To Be

Out of the 9 prominent members of Glee Club, Artie Abrams, the 'token cripple' and Quinn Fabray, ex-head cheerleader, were the most alike. Now, if someone had walked up to Artie before glee started, and told him that he shared commonalities with Captain Celibate, he would have widened his eyes and choked on air.

Quinn and Artie were from two completely separate social spheres, ones that did not touch, or even spin near each other. She was William McKinley's princess; a cold fish with a mean streak, the leader of the Jocks and the Popular Kids. He was in a wheelchair, spending his days at crotch level, with his big nerdy glasses and his colourfully nerdy vests. If Quinn was the arbitrator of all things 'cool' at McKinley (and she was) he was her antithesis; the king of all things unconventional and offbeat. But once glee started and Artie learned to use his voice- his unique, cherished, respected voice- he started to realize that maybe he and Quinn were not so different after all.

She knew this too, of course, especially after she got knocked up and fell from the top rungs of the social ladder all the way down to below the kids who did RPG and wore amine-themed costumes to school. Neither Quinn nor Artie spoke about their struggles, but Artie, who'd always been an especially keen people-watcher after the accident that had handicapped him, knew that on some silent level, they understood what it was like to be one another. She could relate to him better than the other Gleeks- even Tina- and he could understand her without the slightest bit of confusion- unlike Finn- they each were an open book to the other. But that didn't make them friends or anything.

Quinn might not have known what it was like to sit in the confines of a rolling chair all day- you couldn't truly know what that was like unless you were forced to live it on a 24/7 basis- but she knew that the chair was not the equivalent of the man. Artie's wheelchair did not define him, however essential its role in his life was, and she understood, when she saw him parked at the edge of the football field, watching the team practice (Artie was more or less tolerated there now, especially because he was Kurt's support). She understood that soft nostalgia in his eyes, the longing as he watched the other boys knock heads and trip each other up just for fun (with the exception of Kurt, who danced blithely out of the way before he could become involved in a mock fight). Artie hadn't always been disabled, and it became most obvious when he watched the football practices. Quinn was sure that when he watched the other boys, oblivious as anything, he was dreaming about his past, pre-wheelchair, and he was thinking about what he might accomplish if he was on the team. It must have been so hard, Quinn thought, to be like Artie, sitting there and watching would-be dreams flash before his eyes.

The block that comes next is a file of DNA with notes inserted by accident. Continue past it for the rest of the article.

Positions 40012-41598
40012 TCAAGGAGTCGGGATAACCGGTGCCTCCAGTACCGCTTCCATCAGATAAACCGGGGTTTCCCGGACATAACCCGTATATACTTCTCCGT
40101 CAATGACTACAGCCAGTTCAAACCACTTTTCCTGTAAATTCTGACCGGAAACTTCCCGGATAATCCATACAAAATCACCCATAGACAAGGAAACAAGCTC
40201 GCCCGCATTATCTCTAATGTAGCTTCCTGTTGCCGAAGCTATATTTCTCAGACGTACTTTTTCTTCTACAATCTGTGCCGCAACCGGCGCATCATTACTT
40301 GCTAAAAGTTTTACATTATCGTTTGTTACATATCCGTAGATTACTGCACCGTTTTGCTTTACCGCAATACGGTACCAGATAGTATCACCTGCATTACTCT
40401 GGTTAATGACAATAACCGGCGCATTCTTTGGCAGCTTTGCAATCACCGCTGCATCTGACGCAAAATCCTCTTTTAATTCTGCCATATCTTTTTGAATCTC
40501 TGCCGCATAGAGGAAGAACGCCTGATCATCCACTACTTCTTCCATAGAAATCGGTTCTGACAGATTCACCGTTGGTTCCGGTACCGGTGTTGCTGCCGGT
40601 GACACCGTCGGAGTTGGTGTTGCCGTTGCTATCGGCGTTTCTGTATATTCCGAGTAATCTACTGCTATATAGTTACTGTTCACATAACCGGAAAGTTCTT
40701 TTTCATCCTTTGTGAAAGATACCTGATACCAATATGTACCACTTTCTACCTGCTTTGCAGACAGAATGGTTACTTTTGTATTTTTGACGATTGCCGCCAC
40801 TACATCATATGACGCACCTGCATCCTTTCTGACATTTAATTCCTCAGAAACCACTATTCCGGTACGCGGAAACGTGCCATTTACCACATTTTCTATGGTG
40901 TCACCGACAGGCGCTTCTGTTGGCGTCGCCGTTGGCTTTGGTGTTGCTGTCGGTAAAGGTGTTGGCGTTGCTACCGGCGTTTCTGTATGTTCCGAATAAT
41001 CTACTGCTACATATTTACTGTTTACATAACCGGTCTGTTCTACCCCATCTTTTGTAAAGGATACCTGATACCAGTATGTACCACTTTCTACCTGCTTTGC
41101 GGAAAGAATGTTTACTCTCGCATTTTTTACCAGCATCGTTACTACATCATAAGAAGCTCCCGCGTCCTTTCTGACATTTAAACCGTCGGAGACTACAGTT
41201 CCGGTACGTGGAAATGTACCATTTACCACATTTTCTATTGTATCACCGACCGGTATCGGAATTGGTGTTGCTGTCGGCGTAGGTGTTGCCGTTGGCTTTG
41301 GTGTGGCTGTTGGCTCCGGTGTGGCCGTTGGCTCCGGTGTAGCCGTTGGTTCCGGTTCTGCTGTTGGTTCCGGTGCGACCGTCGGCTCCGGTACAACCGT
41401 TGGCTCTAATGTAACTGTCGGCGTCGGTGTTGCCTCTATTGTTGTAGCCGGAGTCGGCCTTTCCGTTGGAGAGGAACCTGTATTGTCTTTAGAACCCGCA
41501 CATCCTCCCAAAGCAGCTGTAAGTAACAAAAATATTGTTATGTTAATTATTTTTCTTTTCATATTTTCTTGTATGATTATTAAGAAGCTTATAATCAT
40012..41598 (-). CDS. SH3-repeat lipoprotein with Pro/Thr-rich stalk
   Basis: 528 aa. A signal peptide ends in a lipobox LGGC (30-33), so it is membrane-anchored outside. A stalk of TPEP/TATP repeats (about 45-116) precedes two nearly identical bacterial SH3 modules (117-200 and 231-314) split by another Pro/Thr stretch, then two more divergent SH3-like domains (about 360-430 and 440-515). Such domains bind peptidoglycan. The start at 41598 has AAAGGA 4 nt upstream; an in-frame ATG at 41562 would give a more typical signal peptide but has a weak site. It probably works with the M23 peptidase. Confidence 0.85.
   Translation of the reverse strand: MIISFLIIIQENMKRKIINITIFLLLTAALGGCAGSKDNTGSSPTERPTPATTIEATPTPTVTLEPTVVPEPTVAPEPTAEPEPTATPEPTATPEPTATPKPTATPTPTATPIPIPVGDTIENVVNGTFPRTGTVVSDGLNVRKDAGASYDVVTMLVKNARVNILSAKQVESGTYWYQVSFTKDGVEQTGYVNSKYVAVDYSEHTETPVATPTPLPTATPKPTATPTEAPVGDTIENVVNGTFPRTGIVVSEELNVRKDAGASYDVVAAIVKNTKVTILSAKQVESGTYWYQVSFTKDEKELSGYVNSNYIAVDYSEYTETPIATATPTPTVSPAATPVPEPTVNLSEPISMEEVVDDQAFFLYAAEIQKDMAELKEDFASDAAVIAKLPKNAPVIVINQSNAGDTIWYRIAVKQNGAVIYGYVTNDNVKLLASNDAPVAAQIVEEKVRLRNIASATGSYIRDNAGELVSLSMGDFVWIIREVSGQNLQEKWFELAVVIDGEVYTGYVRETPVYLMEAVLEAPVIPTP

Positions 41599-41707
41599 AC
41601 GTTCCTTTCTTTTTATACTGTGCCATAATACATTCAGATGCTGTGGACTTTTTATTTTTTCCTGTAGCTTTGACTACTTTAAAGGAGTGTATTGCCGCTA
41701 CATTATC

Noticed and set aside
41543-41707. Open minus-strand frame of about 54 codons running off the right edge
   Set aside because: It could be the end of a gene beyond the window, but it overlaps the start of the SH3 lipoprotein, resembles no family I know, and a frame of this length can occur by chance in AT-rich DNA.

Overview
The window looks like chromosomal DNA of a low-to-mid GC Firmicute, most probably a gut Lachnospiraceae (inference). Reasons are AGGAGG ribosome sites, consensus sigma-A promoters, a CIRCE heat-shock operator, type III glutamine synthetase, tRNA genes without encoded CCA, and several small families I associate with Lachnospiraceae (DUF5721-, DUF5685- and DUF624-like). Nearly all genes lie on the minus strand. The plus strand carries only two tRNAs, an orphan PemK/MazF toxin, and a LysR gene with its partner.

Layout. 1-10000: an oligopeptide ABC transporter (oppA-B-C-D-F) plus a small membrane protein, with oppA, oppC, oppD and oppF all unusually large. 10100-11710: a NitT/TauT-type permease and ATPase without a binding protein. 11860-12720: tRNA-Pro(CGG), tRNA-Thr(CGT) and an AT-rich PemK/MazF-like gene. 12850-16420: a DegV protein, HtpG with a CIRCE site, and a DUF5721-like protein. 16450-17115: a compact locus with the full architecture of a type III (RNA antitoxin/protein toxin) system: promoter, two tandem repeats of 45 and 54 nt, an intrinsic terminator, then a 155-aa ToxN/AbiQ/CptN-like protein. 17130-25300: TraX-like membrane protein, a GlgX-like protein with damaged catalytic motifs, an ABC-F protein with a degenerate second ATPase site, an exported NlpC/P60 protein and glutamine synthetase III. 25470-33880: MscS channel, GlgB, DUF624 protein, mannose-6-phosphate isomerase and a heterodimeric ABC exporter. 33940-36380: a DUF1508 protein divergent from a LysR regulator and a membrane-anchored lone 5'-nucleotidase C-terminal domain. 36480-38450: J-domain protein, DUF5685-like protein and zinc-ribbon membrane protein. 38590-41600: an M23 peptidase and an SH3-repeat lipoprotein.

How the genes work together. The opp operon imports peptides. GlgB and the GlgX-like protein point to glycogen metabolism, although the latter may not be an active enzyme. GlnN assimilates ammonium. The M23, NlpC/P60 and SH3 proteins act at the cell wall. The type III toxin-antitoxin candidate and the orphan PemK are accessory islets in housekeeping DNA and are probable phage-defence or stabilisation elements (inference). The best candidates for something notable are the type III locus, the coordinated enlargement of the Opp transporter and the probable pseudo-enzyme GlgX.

Likewise, on his way home every day. Artie saw the longing in Quinn's eyes when she'd stand in the student parking lot, leaning against her car with a hand placed absently on her ever-expanding tummy, watching the cheerios sort themselves into a human pyramid in preparation for nationals. He saw the way her pretty eyes- green grey jewels- would mist over, her lips trembling as she struggled to swallow some sort of emotion that Artie thought might be resentment (both for herself and her situation). Personally, Artie had never seen the appeal to being a cheerio (although he did appreciate the short skirts. Just because he was a gentleman, didn't mean he was exempted from having hormones) especially with Coach Sylvester screaming put-downs into a megaphone. But it never failed to stir sympathy in his gut- seeing Quinn excluded from everything she'd once had and cherished. Poor Quinn, he thought, it must be awful to be confronted with the past and who you were, with the knowledge that you will never be that person again, no matter how much you wish to be.

So Artie and Quinn both knew about having things ripped away from them, for him the use of his legs (thereby forfeiting dreams he'd harboured since he was a little boy), and for her the foremost position on the cheerleading squad (by renouncing her captaincy, she could kiss any cheerleading-related opportunities for post-secondary education goodbye).

Both Quinn and Artie were familiar with the concept of jealousy- hers was dangerous, his defensive.